S: Angela Douglas, Alan McNaughtan, George Murcell, John Steiner, Bernard Horsfall, Ivor Dean, Katherine Schofield
And as if by magic, the very next episode was picked out by Leslie Charteris to headline The Saint on TV, the first of two novella collections that appeared in 1968. And it is a weird one, a story that feels as though it has been transplanted from the script-room of The Avengers. This jokey murder game was the kind of ruse employed over and over to thwart Steed and Mrs Peel. It doesn’t sit half so well with Simon Templar. The opening scenes take place during a fog bound London night. The Saint is pursued by wind-up toy soldiers, shot at, dodges an arrow and avoids an electrocution. As Roger Moore’s expression turns more and more bemused, a disembodied voice claims to have “killed the notorious Simon Templar.”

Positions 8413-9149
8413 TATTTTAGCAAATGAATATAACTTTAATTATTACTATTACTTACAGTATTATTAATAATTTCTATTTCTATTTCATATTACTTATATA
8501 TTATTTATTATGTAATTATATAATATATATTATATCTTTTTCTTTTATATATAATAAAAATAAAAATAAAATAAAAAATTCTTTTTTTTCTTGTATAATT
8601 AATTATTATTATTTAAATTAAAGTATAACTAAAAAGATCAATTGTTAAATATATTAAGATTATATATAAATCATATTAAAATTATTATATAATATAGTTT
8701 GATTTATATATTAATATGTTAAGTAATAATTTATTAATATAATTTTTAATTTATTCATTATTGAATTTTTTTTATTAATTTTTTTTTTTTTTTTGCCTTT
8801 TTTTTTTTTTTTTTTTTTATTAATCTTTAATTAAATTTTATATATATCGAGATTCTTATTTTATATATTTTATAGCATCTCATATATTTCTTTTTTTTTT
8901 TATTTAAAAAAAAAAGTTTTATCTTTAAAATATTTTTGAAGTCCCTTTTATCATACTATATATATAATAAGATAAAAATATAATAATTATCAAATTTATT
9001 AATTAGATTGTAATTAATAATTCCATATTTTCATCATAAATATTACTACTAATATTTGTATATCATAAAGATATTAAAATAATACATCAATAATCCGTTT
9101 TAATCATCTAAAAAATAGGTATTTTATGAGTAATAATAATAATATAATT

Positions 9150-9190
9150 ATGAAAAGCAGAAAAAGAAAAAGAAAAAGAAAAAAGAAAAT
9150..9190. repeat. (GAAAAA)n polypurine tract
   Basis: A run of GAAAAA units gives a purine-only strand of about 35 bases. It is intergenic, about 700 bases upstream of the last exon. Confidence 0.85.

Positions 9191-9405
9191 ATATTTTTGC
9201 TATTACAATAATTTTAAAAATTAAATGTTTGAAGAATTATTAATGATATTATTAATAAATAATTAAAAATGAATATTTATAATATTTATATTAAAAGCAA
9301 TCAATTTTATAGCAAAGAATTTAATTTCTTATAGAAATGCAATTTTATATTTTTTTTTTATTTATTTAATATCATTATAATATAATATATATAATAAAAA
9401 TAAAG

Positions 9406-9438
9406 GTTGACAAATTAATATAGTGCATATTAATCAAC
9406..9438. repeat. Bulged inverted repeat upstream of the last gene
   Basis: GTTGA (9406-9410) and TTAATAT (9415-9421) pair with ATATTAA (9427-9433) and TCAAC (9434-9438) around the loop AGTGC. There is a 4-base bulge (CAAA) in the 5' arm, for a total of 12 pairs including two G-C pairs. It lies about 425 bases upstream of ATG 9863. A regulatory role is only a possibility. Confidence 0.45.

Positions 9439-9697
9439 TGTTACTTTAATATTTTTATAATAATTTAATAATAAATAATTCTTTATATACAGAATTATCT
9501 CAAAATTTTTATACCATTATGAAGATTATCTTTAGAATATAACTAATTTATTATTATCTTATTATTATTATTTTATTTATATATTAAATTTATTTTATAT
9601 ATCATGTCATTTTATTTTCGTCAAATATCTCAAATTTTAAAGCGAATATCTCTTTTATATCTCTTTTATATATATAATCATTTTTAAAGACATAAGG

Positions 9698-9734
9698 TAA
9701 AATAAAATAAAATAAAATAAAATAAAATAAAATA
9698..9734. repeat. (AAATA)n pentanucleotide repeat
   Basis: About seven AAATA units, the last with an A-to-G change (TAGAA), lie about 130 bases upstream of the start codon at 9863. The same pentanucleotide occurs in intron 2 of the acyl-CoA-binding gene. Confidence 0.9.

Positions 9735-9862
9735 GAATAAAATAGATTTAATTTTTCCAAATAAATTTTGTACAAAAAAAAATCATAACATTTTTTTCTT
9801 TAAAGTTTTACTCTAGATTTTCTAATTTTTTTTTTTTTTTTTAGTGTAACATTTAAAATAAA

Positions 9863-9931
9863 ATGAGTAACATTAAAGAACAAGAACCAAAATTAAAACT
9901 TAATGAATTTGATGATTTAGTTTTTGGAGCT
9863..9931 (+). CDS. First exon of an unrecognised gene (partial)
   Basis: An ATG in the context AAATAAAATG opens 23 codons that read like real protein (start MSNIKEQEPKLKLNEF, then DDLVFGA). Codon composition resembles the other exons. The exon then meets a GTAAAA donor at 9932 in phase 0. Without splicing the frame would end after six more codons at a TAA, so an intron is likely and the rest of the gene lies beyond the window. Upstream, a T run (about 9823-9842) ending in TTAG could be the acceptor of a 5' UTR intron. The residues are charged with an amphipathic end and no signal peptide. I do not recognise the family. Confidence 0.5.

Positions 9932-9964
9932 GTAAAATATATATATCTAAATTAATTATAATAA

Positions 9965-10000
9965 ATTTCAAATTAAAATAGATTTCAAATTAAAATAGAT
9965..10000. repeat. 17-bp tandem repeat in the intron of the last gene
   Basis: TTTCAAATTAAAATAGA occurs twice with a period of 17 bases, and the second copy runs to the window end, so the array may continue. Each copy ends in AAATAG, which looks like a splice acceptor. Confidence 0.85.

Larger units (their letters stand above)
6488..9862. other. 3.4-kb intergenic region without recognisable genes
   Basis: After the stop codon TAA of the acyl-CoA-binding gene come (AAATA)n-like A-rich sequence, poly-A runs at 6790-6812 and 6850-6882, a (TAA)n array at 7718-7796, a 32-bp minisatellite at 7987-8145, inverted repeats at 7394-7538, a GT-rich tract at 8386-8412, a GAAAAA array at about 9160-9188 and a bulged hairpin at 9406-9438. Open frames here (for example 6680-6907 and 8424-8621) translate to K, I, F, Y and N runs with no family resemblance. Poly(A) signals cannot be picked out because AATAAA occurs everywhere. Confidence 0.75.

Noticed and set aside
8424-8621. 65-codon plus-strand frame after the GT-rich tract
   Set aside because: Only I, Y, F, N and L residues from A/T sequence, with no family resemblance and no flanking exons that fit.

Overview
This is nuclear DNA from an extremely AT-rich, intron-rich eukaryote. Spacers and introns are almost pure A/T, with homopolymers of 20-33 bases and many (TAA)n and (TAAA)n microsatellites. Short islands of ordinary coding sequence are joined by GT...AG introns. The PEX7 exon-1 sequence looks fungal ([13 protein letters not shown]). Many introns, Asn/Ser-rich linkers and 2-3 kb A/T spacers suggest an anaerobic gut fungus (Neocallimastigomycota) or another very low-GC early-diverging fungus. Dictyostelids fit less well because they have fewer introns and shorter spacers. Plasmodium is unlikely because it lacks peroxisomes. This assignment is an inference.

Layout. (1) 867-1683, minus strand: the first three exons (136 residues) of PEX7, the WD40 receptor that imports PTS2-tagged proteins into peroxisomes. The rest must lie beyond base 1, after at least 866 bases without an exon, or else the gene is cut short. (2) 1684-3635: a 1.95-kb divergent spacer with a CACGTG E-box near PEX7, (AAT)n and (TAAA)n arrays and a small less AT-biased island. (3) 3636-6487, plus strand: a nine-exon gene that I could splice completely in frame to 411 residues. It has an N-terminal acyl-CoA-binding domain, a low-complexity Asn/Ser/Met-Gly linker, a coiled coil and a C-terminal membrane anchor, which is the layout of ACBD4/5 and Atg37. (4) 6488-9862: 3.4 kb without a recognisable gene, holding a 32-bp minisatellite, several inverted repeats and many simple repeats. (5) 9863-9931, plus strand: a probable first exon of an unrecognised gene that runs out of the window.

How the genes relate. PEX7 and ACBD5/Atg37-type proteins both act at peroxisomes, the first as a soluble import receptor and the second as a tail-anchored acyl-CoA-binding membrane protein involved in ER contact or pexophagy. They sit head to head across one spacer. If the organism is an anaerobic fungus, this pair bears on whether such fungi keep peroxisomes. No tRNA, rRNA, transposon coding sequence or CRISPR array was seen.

It is, of course, all a wonderful lark for bored psychology students Jenny Turner and Grey Wyler who play an internationally popular cult activity called the Death Game. This involves hunters tracking and ‘killing’ victims by nefarious means. Wyler is an expert, who revels in his successes. Jenny seems more in it for cute kicks, but then she’s played by Angela Douglas, who is cute and probably way too old to be impersonating a psychology student. Vice-Chair of the faculty, Bill Bast, thinks the Chairman, Dr Manders, is hiding something: 12% of students who attend the honorary World Finals in Switzerland never return. And Manders has been paid £5000 to ensure he sends prime candidates to Adolf Vogler’s specialised clinic in the Swiss Alps. When Bill Bast turns up dead – by nefarious means, naturally, or unnaturally as it were – the Saint feels he must investigate further. When Dr Manders tries to scythe him with a rapier it becomes fairly obvious all is not what is should be with the Death Game.